This open access handbook analyses the role of development cooperation in achieving the 2030 Agenda in a global context of ‘contested cooperation’. Development actors, including governments providing aid or South-South Cooperation, developing countries, and non-governmental actors (civil society, philanthropy, and businesses) constantly challenge underlying narratives and norms of development. The book explores how reconciling these differences fosters achievement of the Sustainable Development Goals.
Sachin Chaturvedi, Heiner Janus, Stephan Klingebiel, Xiaoyun Li, André de Mello e Souza, Elizabeth Sidiropoulos & Dorothea Wehrmann with a new open access book at Palgrave/Springer.
Academia
Teaching activism?
I wanted to combine theory and practice, to enact praxis in the classroom – introducing students to theories, methods and strategies of activist movements, illustrated with historical and contemporary examples and giving them the opportunity to apply their learning by working in groups to design activist campaigns on their own topics. Through such learning by doing, I wanted students to explore their own agency to engage structures of power and to experience activism ‘as a process of challenges and moral dilemmas more than as an experience that brings clear answers and solutions to social problems,’ as Huish has put it. This practical learning has been new for most students who have taken the module, who have usually not done much campaign work before and certainly not in a university context. When I do get experienced activists taking the module, it is an extra treat for all of us as we learn from their experiences. In addition, because the campaign design involves intense group work with students from lots of different disciplinary, professional and geographical backgrounds (since the module is offered to MA students from different degrees), this aspect of the module provides personal learning opportunities as well.
The groups produce a campaign report for assessment, and over the years I have received over thirty reports of amazing quality and variety, showing how deeply and intensely students engage with the campaigns. An overview of these reports reveals a commonality of themes and a localization of issues that show students’ interests and passions:
Anke Schwittay at Creative Universities introduces some thoughts on whether university courses can & should teach activism, a topic that will be covered by a forthcoming book to which I very much look forward!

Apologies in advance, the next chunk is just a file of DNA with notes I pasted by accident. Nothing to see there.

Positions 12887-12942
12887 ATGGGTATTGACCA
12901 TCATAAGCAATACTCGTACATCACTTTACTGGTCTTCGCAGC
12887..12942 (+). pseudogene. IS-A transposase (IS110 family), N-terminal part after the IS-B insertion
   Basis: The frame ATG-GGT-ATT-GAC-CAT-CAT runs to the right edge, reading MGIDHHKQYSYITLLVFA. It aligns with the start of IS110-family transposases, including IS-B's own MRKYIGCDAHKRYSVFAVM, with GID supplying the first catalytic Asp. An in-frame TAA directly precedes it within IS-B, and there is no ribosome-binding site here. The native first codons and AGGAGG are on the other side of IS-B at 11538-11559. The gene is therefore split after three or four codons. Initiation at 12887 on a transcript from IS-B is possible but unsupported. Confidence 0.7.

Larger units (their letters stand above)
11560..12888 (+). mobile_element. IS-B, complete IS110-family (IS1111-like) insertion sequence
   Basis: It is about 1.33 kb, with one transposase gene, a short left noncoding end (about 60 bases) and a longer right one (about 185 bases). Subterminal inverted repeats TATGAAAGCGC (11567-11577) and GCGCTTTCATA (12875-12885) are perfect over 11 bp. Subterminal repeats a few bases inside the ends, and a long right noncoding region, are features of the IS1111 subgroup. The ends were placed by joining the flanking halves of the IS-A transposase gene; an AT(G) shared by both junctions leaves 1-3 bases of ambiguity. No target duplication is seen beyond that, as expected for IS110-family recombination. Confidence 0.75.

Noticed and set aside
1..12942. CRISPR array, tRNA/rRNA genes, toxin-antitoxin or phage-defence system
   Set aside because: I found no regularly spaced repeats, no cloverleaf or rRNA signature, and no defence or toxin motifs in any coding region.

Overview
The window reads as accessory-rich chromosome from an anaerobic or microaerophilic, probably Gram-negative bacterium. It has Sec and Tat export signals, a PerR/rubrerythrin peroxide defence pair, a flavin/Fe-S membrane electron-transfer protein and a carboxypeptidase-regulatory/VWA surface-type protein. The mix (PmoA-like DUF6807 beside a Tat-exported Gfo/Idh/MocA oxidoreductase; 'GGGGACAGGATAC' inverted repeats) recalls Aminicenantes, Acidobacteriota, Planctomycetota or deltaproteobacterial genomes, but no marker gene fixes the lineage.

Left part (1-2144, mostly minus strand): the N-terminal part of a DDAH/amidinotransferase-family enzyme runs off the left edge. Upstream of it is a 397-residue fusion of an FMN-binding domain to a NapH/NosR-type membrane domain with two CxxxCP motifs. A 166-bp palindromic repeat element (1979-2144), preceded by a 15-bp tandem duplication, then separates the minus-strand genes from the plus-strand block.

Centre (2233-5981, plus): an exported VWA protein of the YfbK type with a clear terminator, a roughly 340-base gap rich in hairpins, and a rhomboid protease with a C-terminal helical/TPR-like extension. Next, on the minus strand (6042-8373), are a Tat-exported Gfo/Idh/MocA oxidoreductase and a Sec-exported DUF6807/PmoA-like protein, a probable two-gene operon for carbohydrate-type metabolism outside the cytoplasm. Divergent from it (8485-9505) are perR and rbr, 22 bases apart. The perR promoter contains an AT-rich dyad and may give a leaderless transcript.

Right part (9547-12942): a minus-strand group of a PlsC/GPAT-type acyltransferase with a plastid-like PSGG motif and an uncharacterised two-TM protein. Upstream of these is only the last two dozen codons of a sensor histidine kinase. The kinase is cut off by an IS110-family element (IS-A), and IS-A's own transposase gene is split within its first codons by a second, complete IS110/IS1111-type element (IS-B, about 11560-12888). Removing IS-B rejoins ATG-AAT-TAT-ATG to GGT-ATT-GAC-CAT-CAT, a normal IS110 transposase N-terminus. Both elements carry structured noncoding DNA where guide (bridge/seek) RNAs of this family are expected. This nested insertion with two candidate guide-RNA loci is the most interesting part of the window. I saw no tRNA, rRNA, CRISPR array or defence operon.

What we were reading 4 years ago

(Link review 176, 17 March 2016)
10 ways for deskbound development workers to pretend they are 'in the field'
Be overwhelmed by the joy and innocence of children
Sure, every child is a miracle, but assuming they aren’t your own, western kids can be just a tad off-putting, what with their video games and complete inability to contextualise their own privilege. Kids in the field, you assume, will break your heart and send it soaring all at once, absolutely vindicating your decision to forego a private sector paycheque.
Maybe just stream The Goonies at your desk.
Nick Aveling's post for the Guardian deserves more than 25 shares... ;)

What Is Informed Consent in Digital Development Photography?
There’s one woman in particular that I think about often. I call her the eggplant lady. She was used by one of my organization’s designers in a toolkit I wrote a few years ago on low-cost video. Soon I started seeing her in other publications that my colleagues had written.
At first, I felt as if she was cheating on me, but after brushing aside my irrational reaction, I started to wonder how she would have felt.
Josh Woodward's post for ICTworks & the discussion in the comments are still a good place to start thinking about digital #globaldev photography!

Madam Secretary-General?
Appointing a woman to the position of Secretary-General of the United Nations would send a strong signal to the world that a person’s sex need not constrain their ambition. But it will not necessarily guarantee that women’s rights will be at the forefront of the UN’s agenda. What is needed is a Secretary-General with the commitment and determination to press the UN to deliver on its many unimplemented gender equality promises, and not to abandon the women’s empowerment agenda when it becomes politically uncomfortable – which it often does. In other words, we need a woman and a feminist.

Anne Marie Goetz' post for openDemocracy still asks challenging questions about UN leadership-even though the numbers are getting better and more women have joined leadership positions...